Mysterious and wise are two words that come to mind when we describe owls. Elusive is another.
Because they’re nocturnal habits, we rarely get to see them during their day. Their camouflage is another reason why they always seem to be out of sight.
Yet, you’ll be surprised to know that there are over 20 owl species in all of North America. 12 of these can be found In the state of Minnesota alone.
In this post, we’ll talk about all the species of owls in Minnesota. We’ll also talk a bit about their appearance and size, so you’ll know exactly which species you’ve spotted.
Let’s get started.
Minnesota lies on the largest of the five Great Lakes, Lake Superior. It’s known for its lush and diverse habitats, wildlife, and birds. Nicknamed ‘The North Star State,’ this midwestern state has a variety of owl species. They come from as far south as South America and as far north as the Arctic.
According to the state’s Department of Natural Resources (MDNR), the 12 owls in Minnesota are evidence of its rich biodiversity. This means the state has an abundance of rodents, insects, and woodlands, among others.
Read ahead to find out more about each of these species in detail.
Minnesota is a great place to see the American Barn Owl as they love the habitat. If you hear a hissing, screeching sound flying overhead, it might very well be an American Barn Owl.
Top Tip: Barn Owls are famous for their round, white faces. They’re earless with dark arcs over their eyes that look like eyebrows.
Females have a slightly different appearance. Their faces are framed with darker feathers than the males. In addition, they have black spots scattered on their wings, chest, and bellies.
They’re primarily nocturnal and prefer hunting small mammals, such as voles, mice, and rabbits. They’ll also eat lizards, insects, and even small birds if given the chance.
Barred Owls (Strix varia) typically live in densely wooded areas. They prefer habitats near water where they can snack on crayfish and crabs. They’ve also been spotted eating rodents, like small rats and voles.
They commonly come out at night. Still, they often call and hunt during the day as well. They sound like someone saying ‘who cooks for you?’
Even more interesting is their mating call. Part of their courtship rituals involves a concoction of strange sounds. There’s even one that sounds like maniacal laughter, which can be pretty spooky if you’re caught off-guard.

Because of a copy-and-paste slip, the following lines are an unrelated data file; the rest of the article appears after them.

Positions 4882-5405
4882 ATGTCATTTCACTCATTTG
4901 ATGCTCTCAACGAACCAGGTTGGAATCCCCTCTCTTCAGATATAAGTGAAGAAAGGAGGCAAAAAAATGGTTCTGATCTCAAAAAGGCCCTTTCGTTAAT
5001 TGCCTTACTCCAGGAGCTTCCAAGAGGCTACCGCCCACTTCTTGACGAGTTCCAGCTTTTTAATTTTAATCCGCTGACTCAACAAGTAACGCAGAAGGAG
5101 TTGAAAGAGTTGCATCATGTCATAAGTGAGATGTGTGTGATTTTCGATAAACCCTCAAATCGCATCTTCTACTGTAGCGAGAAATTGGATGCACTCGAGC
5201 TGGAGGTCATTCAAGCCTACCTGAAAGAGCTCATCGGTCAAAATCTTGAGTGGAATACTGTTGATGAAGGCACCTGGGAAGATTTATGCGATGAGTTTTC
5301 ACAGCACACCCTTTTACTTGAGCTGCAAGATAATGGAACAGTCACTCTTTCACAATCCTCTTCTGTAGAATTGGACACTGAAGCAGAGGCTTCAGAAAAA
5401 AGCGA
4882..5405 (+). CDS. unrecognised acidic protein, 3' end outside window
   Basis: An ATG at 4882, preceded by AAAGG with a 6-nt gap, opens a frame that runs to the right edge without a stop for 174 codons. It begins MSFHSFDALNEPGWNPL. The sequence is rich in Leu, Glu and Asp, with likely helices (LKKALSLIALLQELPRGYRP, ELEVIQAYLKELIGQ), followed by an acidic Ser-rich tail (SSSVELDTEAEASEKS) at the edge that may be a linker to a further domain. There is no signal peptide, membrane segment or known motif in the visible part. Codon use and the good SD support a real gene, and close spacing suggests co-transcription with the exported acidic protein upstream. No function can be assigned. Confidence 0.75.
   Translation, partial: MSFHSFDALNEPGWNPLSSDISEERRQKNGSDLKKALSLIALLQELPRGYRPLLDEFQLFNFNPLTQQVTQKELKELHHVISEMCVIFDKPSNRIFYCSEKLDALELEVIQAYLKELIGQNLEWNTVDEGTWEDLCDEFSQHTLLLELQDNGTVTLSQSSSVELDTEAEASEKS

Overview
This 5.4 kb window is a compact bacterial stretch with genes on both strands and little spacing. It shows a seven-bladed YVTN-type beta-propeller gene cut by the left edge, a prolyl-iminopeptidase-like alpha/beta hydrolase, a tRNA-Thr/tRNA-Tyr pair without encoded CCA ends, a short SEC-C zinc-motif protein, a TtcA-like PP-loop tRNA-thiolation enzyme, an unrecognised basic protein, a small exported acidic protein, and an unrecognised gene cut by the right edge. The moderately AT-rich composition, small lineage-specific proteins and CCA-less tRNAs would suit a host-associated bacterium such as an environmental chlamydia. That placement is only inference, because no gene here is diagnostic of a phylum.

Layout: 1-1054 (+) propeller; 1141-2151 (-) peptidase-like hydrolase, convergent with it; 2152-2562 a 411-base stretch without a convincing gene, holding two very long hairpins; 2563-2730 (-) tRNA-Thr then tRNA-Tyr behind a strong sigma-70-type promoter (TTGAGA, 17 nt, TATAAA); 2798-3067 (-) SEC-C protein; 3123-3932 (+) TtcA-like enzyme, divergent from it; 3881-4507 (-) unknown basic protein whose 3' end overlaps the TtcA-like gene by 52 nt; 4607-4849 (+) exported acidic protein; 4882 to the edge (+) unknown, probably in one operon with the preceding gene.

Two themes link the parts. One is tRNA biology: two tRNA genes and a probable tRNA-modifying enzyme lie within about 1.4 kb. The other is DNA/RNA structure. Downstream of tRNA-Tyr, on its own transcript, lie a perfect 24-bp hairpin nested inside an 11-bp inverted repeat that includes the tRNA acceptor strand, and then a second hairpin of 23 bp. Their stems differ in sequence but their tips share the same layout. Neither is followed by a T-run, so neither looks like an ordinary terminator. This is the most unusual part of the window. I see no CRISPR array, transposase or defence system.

As their name implies, they’re covered in striped, or barred, plumage. It’s mostly brown and white with dark, ringed eyes. They’re earless and they have dark bands framing their faces. Both of which give them a more prominent appearance.
Boreal Owls (Aegolius funereus) get their name from their habitat: the boreal forests. They’re commonly spotted in coniferous forests of spruces, pines, and larches.
This is when they can easily find food, which mainly consists of voles. They’ll also eat shrews, insects, and small birds.
Their most common calls are different whistles made by the males, especially during mating season. Year-round, if you hear a ‘kip’ sound, that might be an indication that a Boreal Owl is nearby.
Out of most of the species of owls in Minnesota, you’ll likely come across Burrowing Owls (Athene cunicularia) the most. They have no problem setting up their habitats in open areas, such as prairies and farmlands. Some have even been observed near airfields and golf courses.
Author Note: In contrast to other owl species that build or usurp nests, Burrowing Owls dig their own. If they find a deserted burrow, they’ll likely just call it their own and save themselves the hassle. These shelters are usually left behind by small animals, like armadillos, kangaroo rats, or prairie dogs.
According to the Audubon Society, their population is decreasing in North America as a result of human efforts to limit their main food supply, which includes prairie dogs and ground squirrels. Still, you may occasionally find them in western parts of The North Star state.